I know someone out there is saying, “But Ann, that’s not good for your back/hips/knees (pick one)!” Sorry, I think it’s sexy. Besides, I wear too many skirts to sit with my feet on the floor with my knees pulled tightly together (which was an impossibility until recently), and crossing my legs at the ankles like the nuns taught me? – well, nothing makes me feel more like my maiden aunt Ana. All that’s missing is the support hose and black patent leather purse. No, I think a woman looks hot and confident with her legs crossed and her back straight. I do it all the time now that I can, folding myself into a compact container on only one seat. Feels damn good.
6. Snoring like a bear
Talk about un-ladylike. Of course, I wasn’t sure weight loss would rid me of this curse. My 4’11” 110-pound mother snored like a dump truck on a dirt road, but after I dipped below 200 pounds, my snoring slowed to a crawl. I used to not be able to share a hotel room with a friend and was petrified of falling asleep on a plane for fear of terrorizing everyone with my nasal roar. Worst of all? I used to lie in bed, fighting to keep my eyes open until I thought my husband was asleep, keeping him from seeking refuge on the living room couch. Now I snore only on rare occasions, like when my nose is stuffed. And when I do, it’s no longer earth-shattering and ear-splitting. And I even get to fall asleep first.
7. I stopped breathing.
Number 6 seems trivial compared to this one. I’ll never forget the first time it happened. I sat bolt upright from a deep sleep, to find myself choking, gasping. I had stopped breathing. As I gulped for breath my husband grabbed my arm and stared at me with wild, panicked eyes, his other hand reaching for the phone to call 911. Eventually I choked in some air and knew I was out of danger, but it had scared me. Scared me more deeply than I’d ever been scared before.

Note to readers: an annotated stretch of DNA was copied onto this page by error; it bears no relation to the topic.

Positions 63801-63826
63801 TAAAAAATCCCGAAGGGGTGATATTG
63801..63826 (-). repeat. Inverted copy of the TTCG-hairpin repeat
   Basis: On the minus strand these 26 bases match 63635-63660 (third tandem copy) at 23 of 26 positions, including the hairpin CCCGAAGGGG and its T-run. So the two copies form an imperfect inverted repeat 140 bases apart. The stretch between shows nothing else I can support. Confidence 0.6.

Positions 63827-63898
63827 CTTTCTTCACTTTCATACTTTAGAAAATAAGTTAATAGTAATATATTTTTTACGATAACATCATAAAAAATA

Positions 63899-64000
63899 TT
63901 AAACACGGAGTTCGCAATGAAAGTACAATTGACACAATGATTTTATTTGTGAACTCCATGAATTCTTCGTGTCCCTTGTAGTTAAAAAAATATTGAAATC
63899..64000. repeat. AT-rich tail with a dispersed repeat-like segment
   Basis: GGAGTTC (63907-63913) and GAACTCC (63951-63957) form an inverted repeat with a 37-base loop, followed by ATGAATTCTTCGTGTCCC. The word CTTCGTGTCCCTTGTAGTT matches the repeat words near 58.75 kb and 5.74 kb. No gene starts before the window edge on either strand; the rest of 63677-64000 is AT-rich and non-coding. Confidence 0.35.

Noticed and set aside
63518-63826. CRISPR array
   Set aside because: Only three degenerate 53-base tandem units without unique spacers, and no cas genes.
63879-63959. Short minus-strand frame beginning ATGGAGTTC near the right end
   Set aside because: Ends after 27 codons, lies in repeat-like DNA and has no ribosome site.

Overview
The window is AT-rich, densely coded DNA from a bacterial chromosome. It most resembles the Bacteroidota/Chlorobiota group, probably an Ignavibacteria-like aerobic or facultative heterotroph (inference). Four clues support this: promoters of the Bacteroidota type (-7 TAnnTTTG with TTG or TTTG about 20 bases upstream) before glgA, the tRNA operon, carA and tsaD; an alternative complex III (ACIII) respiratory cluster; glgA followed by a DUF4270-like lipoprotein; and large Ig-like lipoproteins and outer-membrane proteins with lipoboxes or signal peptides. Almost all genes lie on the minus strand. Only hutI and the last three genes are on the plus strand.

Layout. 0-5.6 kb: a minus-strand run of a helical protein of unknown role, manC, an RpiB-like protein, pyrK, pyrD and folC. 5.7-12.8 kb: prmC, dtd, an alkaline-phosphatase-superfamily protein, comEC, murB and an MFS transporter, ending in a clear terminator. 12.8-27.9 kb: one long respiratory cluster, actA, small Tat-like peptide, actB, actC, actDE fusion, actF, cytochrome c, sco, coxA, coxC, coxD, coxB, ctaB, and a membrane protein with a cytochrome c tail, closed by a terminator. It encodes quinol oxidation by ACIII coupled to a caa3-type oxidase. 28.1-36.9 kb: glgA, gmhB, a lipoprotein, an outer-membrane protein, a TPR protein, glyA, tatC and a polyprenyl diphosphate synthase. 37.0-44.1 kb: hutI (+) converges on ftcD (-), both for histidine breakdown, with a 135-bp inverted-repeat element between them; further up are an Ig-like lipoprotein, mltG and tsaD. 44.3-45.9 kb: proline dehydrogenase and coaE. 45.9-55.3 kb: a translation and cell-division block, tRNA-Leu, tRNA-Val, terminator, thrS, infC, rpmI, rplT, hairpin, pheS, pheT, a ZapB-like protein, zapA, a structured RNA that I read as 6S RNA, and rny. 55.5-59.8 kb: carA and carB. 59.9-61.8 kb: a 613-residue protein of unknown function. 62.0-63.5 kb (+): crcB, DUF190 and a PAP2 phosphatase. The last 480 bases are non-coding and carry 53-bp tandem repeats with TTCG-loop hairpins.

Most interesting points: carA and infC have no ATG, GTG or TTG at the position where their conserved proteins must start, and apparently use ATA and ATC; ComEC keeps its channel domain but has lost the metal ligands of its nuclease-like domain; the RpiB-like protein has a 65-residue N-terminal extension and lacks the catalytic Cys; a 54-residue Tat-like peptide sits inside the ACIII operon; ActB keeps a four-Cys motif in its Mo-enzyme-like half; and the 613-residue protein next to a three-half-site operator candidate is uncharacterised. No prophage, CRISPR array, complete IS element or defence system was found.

I had developed sleep apnea.
My brother tried to convince me to get a CPAP machine, but I refused to sleep like an invalid every night with a mask on my face just because I couldn’t lose 20 pounds. It scared me enough that it helped push me off the edge and onto this weight loss journey. As soon as I got below 200 pounds, the apnea stopped. And now? I can sleep on my back. Seriously, I’m sure many of you take it for granted, but I have not been able to sleep on my back for over 16 years. You never know how much you enjoy something until it’s gone…and then, mercifully, it’s back again.
8. The sixth cookie
So, imagine I’m at a table with four other people. There is a plate of six cookies in the middle of the table. Everyone takes one, leaving one in the middle. I finish mine quickly, and immediately begin to wonder if it would look bad if I took the last one. Would that be rude? Would people think, “There she goes! Obviously she has impulse control problems! She certainly doesn’t need that cookie.” But I really want the cookie and am having trouble concentrating on what is being said. And why isn’t the woman next to me eating hers? I mean, for god’s sake, doesn’t she know there’s a cookie in front of her? Maybe I can take hers too on the way out. Can’t waste a perfectly good cookie!
The worst part? Whether or not I ate the cookie, I would be left with an overwhelming feeling of shame. Why can’t I be more like that woman next to me? Does she ever obsess about such things? Is she really completely free? Now I can pass on all the cookies. Do I occasionally indulge? Sure, but I’ve learned that the benefits of not having the cookie, or even several, far outweigh its fleeting taste. I no longer obsess and can focus on what’s going on around me, not on the next thing I can get in me.
When making this list, I tried hard to think about something I would miss about being obese, and perhaps eating the cookies is one thing. But that treat comes with a high, high price. And I never did enjoy those cookies, not really. I’m not sure I really even tasted them. It was the idea of them that appealed to me. But when you compare that sugar-induced pleasure with this partial list of things I won’t miss, there is no competition. And I always knew that in my heart, even when I was eating the sixth cookie.
I just needed to find the right path. If you’re looking for yours, keep heart. It’s out there, as are the eight things you won’t miss in your future.